KO King Cain faces Mexican Moreno in May
Fearsome super-bantamweight Andrew Cain (9-0, 8KO) is back in action only five weeks after winning the WBC International Silver title in a blisteringly fast 19-second stoppage win.
The heavy-handed 25-year-old from Liverpool destroyed South American champion Pablo Ariel Gomez (15-11-2, 1KO) live on BT Sport, at the Telford International Arena on April 16.
That night, Cain stole the show with the astonishing 19-second knockout, which included the referee’s count. Despite being a two-time South American bantamweight champion, Cain hit Gomez with a clubbing right hand just 10 seconds into the scheduled 10-round championship contest, which the 30-year-old Argentinian couldn’t recover from.
He reflected back on the astonishing win, “To be honest, I knew it was a nice shot, but I thought the ref was going to let me go. I was just going to put him down again anyway so the ref probably did a good job.”
Whilst collecting his eighth KO from nine bouts, Cain also won his first ever professional title – the WBC International Silver super-bantamweight belt – once held by Guillermo Rigondeaux in 2015, and now returns to the ring a short month later to defend the belt.
His 10th professional opponent will be tough Mexican Luis Moreno (10-2, 6KO), 29 from Nuevo Leon.
Known as ‘Gallito’, which translates to ‘Cocky’ in Spanish, he has knocked out six of his 10 opponents during his five-year-long career. His last defeat was at the hands of top prospect Dennis McCann (12-0, 6KO) in March 2021. Despite touching down in the eighth and final round, Moreno couldn’t be stopped by the Maidstone man, who Cain fiercely views as a rival.
Only three from nine have made it past the halfway mark in a bout with Cain, and only one of those heard the final bell sound. Six of his contests finished before midway through, so Cain will have the same goal going into this next bout – ‘Seek and Destroy’.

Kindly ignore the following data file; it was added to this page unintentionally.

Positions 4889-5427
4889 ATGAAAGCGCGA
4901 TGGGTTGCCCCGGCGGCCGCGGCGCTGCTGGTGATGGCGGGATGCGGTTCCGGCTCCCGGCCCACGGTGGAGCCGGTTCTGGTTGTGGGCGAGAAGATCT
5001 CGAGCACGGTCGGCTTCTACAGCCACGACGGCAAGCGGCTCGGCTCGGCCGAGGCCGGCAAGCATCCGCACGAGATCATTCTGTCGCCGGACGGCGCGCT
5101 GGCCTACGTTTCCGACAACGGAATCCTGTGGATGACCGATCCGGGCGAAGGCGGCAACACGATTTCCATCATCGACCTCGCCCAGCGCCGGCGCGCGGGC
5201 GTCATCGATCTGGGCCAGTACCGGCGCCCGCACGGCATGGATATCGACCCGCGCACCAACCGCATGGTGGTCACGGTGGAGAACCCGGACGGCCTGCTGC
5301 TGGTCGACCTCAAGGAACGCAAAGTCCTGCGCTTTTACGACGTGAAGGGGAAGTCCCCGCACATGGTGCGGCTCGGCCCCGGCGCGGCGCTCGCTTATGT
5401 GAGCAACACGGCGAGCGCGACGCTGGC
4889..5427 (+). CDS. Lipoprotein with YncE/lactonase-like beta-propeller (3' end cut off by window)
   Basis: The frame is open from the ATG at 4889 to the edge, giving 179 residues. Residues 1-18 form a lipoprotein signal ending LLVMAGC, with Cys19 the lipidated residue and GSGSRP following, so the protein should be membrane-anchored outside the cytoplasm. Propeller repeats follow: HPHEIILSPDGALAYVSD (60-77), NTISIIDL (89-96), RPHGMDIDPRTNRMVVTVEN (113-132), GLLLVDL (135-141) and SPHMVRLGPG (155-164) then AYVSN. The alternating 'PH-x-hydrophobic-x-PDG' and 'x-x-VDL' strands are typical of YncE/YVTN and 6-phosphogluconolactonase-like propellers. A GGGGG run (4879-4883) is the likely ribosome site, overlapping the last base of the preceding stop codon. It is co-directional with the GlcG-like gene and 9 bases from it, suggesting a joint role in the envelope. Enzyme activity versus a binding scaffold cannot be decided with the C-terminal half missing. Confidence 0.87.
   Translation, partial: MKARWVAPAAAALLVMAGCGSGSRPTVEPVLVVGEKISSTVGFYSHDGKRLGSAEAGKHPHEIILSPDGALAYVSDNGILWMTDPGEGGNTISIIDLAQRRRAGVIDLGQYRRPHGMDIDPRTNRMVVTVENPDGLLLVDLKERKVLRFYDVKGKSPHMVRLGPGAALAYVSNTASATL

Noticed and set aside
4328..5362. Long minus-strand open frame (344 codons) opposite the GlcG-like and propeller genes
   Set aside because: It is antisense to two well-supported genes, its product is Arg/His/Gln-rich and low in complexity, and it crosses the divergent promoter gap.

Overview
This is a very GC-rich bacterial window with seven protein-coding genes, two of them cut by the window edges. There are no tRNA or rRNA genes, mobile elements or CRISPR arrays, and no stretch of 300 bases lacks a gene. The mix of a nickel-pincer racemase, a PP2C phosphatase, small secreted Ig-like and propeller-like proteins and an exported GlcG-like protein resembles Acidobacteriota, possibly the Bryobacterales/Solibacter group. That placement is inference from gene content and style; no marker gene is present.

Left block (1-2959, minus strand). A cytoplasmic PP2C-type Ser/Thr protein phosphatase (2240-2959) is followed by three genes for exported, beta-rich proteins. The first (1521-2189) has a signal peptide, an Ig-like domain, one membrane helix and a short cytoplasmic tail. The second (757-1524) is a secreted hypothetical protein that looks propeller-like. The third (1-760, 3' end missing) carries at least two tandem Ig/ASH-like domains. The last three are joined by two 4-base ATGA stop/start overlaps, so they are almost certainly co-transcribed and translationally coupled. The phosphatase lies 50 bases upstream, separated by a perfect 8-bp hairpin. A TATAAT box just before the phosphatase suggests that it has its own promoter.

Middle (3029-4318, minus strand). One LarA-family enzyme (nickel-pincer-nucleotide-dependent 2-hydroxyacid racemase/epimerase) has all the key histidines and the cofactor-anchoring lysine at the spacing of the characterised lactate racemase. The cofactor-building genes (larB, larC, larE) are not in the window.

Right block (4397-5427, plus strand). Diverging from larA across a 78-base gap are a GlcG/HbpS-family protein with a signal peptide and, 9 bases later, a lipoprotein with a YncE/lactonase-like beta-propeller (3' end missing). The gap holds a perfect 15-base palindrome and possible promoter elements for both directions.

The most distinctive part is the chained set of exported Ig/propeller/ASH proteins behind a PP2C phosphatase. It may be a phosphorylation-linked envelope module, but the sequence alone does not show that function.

He said of his next assignment, “I have a look at the opponent a couple of days out or when I get to the hotel. I only end up watching 30 seconds anyway. It is just so you’ve got a picture of their face in your mind because you never know what they are going to do. They could fly at you, they could run, so you have to be prepared for everything.”
Another of Cain’s rivals, Liam Davies (11-0, 5KO), who he beat multiple times in the amateurs, recently vacated his English super-bantamweight title to challenge British champion Marc Leach (18-1-1, 4KO).
Cain had been hopeful of renewing his rivalry in the professional ranks but will now have to wait for the outcome of their clash on June 11. In the meantime, the English strap is still vacant, however, having won a WBC regional title, he may feel that he’s past that level already.
A five-time national amateur champion, Cain will shortly be awarded with a place in the World Boxing Council’s top 40 world rankings, which will be further elevated if he can successfully retain his title on May 20.
Trained by Paul Stevenson at the talent-laden Everton Red Triangle gym in Liverpool, Cain trains alongside WBC Silver featherweight champion Nick Ball (15-0, 8KOs), who stole the show at Wembley just before the Tyson Fury vs Dillian Whyte fight last month; unbeaten super-bantamweight Brad Strand (7-0, 3KOs); Olympian Peter McGrail (4-0, 3KO), and his younger brother Joe (3-0, 2KO).
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